Wine bars, once the rage in central Ohio, seem to have been overshadowed by the tsunami of microbreweries, taprooms and taverns that specialize in craft beers.

But there remains no shortage of wine aficionados, who have a new venue for their passion.

Tastings -- A Wine Experience has opened in the Short North at 958 N. High St., offering a fresh take on vino. Four Enomatic wine dispensers, which require prepaid cards, offer patrons 72 choices in 2-, 4- and 6-ounce portions straight from the bottle.

The stations are pumped with food-grade nitrogen -- colorless, odorless and flavorless -- allowing the bottles to stay open for up to 20 days without losing their verve, assistant general manager Danielle Clark said.

And they're not just grocery-store selections, Clark said.

"These are sourced specifically for pairing with our food and introducing to the public," she said.

Tastings -- A Wine Experience replaced Camelot Cellars at the North High Street site. The original Tastings store was founded in 2009 in Indianapolis.

A major remodeling has created a comfortable, contemporary environment, with lots of natural light, exposed brick, a custom-built bar, modern furniture and splashy, wine-oriented artwork. A wine cellar -- set at 53 degrees -- will feature more than 200 labels when it is fully stocked.

Customers who buy a bottle of wine won't be assessed a corkage fee, Clark said.

Servers, called "wine guides," are well-versed on the offerings, she said.

Tastings also serves signature cocktails and craft beer, available on tap and by the can and bottle.

It is a full-service establishment, complete with a light menu of cheeses, charcuterie, dips, small plates and flatbreads. The menu tops out at $19 for the filet mignon rosemary skewers.

"We think the wine should be showcased, not overpowered by the food -- a perfect complement to each other," Clark said.

Brunch is available from 11 a.m. to 3 p.m. Saturdays and Sundays. Among the selections are Belgian waffles, huevos rancheros and biscuits with sausage gravy. Prices are between $9 and $13.

Hours are 3 to 11 p.m. Tuesdays through Thursdays, 11 to 1 a.m. Fridays and Saturdays, 11 a.m. to 10 p.m. Sundays and closed Mondays. For more information, call 614-867-5525.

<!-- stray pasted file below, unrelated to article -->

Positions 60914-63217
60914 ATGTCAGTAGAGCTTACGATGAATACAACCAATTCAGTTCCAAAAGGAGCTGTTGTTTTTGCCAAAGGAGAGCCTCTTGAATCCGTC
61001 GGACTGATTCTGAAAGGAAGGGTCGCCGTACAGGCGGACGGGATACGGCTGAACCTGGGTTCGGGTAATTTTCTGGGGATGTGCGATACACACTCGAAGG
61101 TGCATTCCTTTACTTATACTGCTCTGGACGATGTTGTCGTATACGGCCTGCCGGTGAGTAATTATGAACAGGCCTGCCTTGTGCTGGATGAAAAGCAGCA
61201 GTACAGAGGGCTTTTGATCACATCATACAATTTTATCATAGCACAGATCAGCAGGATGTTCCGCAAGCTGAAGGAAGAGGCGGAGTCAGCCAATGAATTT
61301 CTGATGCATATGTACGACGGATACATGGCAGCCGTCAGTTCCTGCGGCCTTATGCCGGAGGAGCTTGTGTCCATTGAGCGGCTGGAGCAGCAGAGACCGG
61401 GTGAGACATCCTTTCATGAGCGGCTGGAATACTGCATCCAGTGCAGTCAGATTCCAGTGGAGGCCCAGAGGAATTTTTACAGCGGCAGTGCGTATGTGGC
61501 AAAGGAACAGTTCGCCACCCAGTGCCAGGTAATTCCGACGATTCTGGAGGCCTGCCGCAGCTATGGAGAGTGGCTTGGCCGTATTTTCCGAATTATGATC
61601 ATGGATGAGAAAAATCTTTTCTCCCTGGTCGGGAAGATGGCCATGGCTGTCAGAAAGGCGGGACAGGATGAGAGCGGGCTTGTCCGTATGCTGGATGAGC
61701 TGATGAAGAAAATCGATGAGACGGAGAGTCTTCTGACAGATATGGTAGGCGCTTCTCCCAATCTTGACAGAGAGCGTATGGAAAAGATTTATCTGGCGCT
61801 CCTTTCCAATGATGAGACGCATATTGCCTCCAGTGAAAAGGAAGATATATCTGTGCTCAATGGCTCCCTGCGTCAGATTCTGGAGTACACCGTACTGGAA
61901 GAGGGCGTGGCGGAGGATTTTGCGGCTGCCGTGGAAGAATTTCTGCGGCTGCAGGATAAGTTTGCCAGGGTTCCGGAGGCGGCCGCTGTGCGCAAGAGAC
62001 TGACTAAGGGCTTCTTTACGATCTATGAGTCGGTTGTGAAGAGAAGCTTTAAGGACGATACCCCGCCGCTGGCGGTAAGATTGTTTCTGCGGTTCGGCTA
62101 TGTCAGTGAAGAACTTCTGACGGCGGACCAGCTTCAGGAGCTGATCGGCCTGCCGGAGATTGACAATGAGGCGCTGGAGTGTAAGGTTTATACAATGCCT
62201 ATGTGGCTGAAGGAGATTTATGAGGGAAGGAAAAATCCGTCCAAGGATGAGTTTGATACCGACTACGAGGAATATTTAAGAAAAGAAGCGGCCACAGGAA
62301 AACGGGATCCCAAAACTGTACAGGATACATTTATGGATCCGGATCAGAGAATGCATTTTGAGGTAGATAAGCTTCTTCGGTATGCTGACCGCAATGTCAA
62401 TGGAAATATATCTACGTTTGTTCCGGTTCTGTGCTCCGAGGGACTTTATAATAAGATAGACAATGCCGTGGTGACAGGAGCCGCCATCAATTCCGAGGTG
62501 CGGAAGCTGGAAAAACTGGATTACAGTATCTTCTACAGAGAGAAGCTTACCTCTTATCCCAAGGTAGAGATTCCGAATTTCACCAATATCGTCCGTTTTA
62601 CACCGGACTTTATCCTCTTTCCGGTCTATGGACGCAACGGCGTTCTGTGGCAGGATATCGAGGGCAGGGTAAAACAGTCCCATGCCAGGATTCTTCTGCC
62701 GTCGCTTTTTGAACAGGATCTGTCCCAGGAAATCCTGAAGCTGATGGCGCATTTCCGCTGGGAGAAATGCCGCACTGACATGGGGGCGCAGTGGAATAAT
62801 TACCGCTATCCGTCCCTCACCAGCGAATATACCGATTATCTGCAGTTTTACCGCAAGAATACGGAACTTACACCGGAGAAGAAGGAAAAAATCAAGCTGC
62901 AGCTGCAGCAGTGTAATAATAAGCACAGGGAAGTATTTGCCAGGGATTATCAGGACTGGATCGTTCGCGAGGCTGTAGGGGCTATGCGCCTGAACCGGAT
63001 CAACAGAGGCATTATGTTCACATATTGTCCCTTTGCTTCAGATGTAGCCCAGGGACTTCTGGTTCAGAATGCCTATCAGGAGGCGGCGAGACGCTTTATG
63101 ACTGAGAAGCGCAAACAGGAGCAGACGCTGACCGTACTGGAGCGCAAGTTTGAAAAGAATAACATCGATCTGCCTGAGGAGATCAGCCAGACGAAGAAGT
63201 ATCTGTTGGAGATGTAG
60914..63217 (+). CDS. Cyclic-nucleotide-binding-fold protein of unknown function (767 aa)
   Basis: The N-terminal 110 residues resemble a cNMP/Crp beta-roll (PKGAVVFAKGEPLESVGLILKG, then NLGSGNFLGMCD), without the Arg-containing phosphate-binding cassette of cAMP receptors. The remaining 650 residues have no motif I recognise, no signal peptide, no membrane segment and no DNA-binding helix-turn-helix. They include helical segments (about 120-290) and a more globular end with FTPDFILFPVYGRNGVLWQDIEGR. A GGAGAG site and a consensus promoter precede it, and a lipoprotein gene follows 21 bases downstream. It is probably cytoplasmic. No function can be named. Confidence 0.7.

Woody's Wing House owners hope to woo the sports-viewing public with a largely made-from-scratch menu, abundance of high-definition TVs and a state-of-the-art beer system.

The independent restaurant, set to open in early fall, will replace Champps Kitchen + Bar at 161 E. Campus View Blvd.

The 8,100-square-foot space will have seating for 270 and a drive-thru bay where patrons can pick up food and beverage orders, said Philip Jones, operator of Woody's.

The restaurant is owned by Jason Liu, founder of the two local J. Liu Restaurant & Bar locations, and Scott Walker of Olympus Homes.

Jones said the menu would include traditional and boneless wings and 15 custom-made sauces. Also to be offered are salads, wraps, pizza, burgers, sandwiches, subs, fresh-baked cookies and homemade funnel cakes, he said.

A digital beer display will have information about all 32 brews on tap, including how much is left in each keg, Jones said.

Woody's interior also will feature 75 65-inch HD TVs and smaller sets in the restrooms, he said.

"Hopefully, this is No. 1 of many," Jones said of Woody's. "This is not a chain. This is from the ground up."

A new Lewis Center restaurant offers interesting choices among the largely Chinese menu.


Silk Road Asian Cuisine, a new restaurant at 6441 Pullman Drive, offers more than a few Japanese and Thai options, including bento lunches, udon noodle soups, crispy Thai red snapper and red curry with a choice of vegetables, chicken or shrimp.

Most prices are between $10 and $14.

Silk Road is in a shopping center just north of Lewis Center Road.